Emerging anthropological approaches to global history, with an eye to historical frameworks of 500 years or more. Course requires engagement with advanced theoretical concepts and challenging historical texts. Intensive seminar format. Students cannot receive credit for this course and course 269.

Credits

5

Instructor

Megan Moodie

Requirements

Prerequisite(s): satisfaction of the Entry Level Writing and Composition requirements; and ANTH 1, ANTH 2, and ANTH 3. Enrollment is restricted to senior anthropology majors.

ANTH 196I Hard Problems

Explores interrelated, long-standing, difficult problems in human theory. Considers why these problems are so forbidding; what makes them significant; why they are hard; and whether hard problems come in different varieties or strengths.

Credits

5

Requirements

Prerequisite(s): ANTH 1, ANTH 2, and ANTH 3; and satisfaction of the Entry Level Writing and Composition requirements. Enrollment is restricted to senior anthropology majors.

ANTH 196J Imagining America

Explores sites of heritage and the politics of cultural memory in the American context. Focuses on public representation and interpretation at places where multiple views of history come into conflict.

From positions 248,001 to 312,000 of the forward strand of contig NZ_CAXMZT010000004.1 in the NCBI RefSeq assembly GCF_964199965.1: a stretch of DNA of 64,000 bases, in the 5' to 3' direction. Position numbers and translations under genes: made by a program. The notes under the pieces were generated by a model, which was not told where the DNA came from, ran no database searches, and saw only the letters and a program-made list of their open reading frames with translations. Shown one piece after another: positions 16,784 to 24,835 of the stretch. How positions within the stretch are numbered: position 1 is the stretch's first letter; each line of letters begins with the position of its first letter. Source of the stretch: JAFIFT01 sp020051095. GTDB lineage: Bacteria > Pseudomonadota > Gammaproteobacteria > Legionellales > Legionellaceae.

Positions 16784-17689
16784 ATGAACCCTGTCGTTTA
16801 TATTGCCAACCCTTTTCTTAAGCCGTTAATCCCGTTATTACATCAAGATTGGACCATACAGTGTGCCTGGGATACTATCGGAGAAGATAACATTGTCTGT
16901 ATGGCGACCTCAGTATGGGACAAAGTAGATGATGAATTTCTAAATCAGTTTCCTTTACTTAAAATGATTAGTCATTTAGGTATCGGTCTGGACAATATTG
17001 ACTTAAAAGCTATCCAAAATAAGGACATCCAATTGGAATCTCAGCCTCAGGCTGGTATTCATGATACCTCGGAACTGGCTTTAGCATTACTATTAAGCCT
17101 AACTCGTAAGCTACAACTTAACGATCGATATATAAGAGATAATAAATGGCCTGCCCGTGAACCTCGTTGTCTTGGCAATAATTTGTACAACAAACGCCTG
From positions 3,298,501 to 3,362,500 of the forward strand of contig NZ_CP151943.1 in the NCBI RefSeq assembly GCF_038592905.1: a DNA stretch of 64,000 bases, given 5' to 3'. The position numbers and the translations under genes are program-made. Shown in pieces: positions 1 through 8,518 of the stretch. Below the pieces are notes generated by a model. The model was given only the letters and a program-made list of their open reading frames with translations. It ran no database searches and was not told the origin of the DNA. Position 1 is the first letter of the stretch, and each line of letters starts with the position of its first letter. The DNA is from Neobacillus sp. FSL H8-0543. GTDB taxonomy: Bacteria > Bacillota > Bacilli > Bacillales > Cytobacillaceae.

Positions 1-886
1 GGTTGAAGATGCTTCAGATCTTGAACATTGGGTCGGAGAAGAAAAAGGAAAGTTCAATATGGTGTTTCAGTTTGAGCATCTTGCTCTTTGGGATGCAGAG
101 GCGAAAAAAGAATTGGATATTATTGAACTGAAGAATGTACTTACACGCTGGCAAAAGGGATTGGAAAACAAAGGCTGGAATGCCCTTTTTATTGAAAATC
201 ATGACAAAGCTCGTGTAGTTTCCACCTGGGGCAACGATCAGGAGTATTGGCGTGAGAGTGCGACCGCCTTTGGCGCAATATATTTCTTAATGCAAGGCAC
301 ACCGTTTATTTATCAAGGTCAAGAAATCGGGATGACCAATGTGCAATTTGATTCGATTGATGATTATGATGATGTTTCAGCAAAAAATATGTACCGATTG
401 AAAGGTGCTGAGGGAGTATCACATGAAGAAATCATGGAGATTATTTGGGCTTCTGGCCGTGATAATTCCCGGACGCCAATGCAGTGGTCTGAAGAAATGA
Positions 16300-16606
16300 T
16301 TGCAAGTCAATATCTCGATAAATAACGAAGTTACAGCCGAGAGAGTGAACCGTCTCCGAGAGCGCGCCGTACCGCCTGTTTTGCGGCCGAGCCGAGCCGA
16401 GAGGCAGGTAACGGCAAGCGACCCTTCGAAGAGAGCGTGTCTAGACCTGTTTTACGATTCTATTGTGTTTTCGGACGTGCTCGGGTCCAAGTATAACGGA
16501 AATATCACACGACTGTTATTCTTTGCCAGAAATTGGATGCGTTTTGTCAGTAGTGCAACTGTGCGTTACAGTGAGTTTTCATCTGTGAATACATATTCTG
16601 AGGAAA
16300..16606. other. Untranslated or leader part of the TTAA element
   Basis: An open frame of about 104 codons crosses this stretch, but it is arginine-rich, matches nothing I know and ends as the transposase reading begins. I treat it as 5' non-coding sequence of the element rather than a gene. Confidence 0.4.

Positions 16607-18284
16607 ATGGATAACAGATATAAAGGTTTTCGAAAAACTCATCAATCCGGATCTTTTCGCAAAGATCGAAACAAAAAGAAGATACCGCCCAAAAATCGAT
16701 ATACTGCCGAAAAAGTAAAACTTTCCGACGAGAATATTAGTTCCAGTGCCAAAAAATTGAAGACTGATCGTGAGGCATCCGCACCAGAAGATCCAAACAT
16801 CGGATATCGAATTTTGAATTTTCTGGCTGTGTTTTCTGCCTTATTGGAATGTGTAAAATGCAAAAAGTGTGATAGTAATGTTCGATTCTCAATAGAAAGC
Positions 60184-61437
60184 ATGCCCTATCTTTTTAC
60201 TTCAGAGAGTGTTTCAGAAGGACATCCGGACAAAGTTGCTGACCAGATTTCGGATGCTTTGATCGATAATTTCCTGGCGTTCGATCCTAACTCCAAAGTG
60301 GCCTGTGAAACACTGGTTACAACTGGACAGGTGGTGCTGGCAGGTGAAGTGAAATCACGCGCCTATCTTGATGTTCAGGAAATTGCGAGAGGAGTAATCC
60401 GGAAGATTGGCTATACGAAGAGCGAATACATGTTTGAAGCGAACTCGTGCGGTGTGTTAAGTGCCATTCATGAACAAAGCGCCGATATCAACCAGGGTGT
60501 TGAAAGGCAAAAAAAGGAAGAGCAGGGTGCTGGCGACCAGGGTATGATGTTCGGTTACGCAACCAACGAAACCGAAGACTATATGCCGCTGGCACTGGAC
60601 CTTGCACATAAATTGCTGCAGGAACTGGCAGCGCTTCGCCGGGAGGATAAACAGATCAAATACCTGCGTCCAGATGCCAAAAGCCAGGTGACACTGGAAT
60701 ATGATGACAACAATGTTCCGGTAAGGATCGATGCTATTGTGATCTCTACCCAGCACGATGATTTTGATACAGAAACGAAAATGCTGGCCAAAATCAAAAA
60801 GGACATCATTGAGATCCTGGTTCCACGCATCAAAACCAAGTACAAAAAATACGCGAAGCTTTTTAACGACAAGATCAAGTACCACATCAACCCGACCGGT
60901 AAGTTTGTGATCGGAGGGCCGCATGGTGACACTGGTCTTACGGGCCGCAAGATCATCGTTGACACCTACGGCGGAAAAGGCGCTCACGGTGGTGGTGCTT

Credits

5

Instructor

Jon Daehnke

Requirements

Prerequisite(s): ANTH 1, ANTH 2, and ANTH 3 and satisfaction of the Entry Level Writing and Composition requirements. Enrollment is restricted to senior anthropology majors.

ANTH 196K Settler Colonialism

Provides seniors in anthropology a capstone experience. Settler colonialism is an all-encompassing, land-centered project that revolves around the elimination of the Native. This course revolves around a series of ethnographies and histories about settler colonialism.

Credits

5

Instructor

Renya Ramirez

Requirements

Prerequisite(s): ANTH 1, ANTH 2, and ANTH 3 and satisfaction of the Entry Level Writing and Composition requirements. Enrollment is restricted to senior anthropology majors.

Quarter offered

Spring

ANTH 196L Archaeology of the American Southwest

Outlines the development of native cultures in the American Southwest from Paleo-Indian times (ca. 11,500 B.C.) through early European Contact (ca. A.D. 1600).

Credits

5

Instructor

Judith Habicht Mauche

Requirements

Prerequisite(s): ANTH 1, ANTH 2, and ANTH 3 and satisfaction of the Entry Level Writing and Composition requirements. Course 178 is strongly recommended. Enrollment is restricted to senior anthropology and Earth sciences/Anthropology combined majors.

ANTH 196M Modernity and its Others

Examines how Western modernity has interpreted various forms of radical difference, beginning with the 15th-century conquest of the New World. Considers historical and contemporary examples of how Western thinkers have explained irrational beliefs and practices (e.g., witchcraft, human sacrifice, devil-worship).